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A Eulogy for Public Education: Demonstrators march in Grand Rapids and denounce the policies of Betsy DeVos

October 9, 2017

About 60 people gathered in downtown Grand Rapids yesterday, to hold a mock funeral for public education.

Organized by the Michigan Student Power Network, people met at Monument Park, most dressed in black, to eulogize Public Education in the US. Those who organized the action handed out a small document, something you might find at a funeral, which read in part:

It is with great sadness that we announce the impending death of the great institution of Public Education. After years of living on life support, Public Education is now in the terminal stages of its long battle with underfunding, privatization, segregation, and rich political donors, it would seem that the end is drawing near for this vital institution.

Shortly after 2pm, one of the organizers read the entire statement, a statement that was offered up as a eulogy in this video.

After the eulogy, the march/procession began with people carrying signs, banners, flags and coffins, each speaking to the death of public education. The group of 60 marched west on Fulton Street, then around the arena district, to end up back on Fulton Street. Here is a short video of the march/procession.

Along the route, the march/procession made stops at the downtown GVSU campus, the GRCC campus and back to Monument Park. At each stop there were speakers addressing a variety of issues such as the assault on Title IX policies, which will decrease the efforts to support those who have been sexually assaulted on school campuses across the country.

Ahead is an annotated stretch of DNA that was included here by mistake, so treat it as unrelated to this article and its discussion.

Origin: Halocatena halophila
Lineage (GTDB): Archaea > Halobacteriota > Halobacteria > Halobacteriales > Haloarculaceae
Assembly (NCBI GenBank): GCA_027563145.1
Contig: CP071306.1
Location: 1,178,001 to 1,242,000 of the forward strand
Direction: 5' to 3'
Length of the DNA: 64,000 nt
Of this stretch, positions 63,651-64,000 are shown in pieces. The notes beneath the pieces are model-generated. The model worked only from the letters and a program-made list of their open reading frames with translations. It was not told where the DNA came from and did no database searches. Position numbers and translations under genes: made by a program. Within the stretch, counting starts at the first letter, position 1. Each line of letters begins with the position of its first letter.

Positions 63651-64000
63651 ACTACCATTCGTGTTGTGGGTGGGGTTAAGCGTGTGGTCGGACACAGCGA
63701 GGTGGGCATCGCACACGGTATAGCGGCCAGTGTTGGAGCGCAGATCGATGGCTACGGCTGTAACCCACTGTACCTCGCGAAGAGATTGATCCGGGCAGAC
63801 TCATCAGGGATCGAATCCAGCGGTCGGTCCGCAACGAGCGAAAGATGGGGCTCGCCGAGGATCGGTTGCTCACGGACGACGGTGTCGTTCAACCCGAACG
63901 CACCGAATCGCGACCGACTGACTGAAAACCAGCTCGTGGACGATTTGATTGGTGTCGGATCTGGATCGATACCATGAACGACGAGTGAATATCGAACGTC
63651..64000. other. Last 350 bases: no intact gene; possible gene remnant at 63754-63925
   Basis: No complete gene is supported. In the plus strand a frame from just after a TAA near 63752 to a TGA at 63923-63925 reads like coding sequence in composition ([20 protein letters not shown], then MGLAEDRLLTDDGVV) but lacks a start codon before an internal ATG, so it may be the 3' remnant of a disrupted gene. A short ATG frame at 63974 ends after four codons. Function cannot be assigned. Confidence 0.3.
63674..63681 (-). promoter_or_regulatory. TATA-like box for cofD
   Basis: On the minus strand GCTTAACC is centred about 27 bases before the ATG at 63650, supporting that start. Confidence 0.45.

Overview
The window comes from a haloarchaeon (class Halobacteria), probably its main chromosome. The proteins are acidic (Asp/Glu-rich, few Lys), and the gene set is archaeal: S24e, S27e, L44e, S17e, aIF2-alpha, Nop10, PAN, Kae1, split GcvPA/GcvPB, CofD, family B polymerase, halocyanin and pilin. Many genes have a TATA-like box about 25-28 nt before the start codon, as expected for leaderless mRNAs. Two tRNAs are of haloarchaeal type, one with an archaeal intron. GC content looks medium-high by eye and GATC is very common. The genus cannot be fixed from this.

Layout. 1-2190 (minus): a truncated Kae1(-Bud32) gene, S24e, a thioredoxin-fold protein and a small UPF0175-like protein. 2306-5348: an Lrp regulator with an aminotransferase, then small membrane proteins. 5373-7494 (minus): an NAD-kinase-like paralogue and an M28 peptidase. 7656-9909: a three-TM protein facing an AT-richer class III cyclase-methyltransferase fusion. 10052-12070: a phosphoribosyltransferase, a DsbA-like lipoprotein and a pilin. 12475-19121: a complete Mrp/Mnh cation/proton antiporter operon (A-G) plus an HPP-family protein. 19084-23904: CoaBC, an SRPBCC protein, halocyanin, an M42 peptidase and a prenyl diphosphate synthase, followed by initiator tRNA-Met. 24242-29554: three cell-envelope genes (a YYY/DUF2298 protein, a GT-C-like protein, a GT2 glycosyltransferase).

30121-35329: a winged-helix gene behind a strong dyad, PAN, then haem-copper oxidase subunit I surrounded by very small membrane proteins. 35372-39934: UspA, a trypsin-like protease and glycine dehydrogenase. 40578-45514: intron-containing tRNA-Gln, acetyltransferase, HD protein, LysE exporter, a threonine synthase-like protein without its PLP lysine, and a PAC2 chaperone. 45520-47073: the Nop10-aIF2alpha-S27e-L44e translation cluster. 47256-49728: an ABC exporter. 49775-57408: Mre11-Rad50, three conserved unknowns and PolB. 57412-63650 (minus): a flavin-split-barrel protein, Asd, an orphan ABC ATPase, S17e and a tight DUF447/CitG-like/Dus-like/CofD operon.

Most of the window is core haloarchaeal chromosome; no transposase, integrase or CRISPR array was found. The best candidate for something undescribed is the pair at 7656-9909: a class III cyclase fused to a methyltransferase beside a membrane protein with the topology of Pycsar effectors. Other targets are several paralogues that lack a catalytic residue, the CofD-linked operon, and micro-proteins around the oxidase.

Another speaker addressed the issue of budget cuts for education, especially to programs that are offered to students with disabilities and other marginalized groups.

Another speaker addressed how the Secretary of Education and her policies have and will impact the Grand Rapids Public Schools. This speaker also addressed the relationship between Betsy DeVos and the Superintendent of the GRPS.

Along the march/procession route, there were a few detractors, but most people responded positively to what the action was drawing attention to. As expected, the police got involved early on in the march/procession (see photo above) and even threatened people at one point with arrest if they didn’t get out of the street.

You can follow the Michigan Student Power Network on Facebook at

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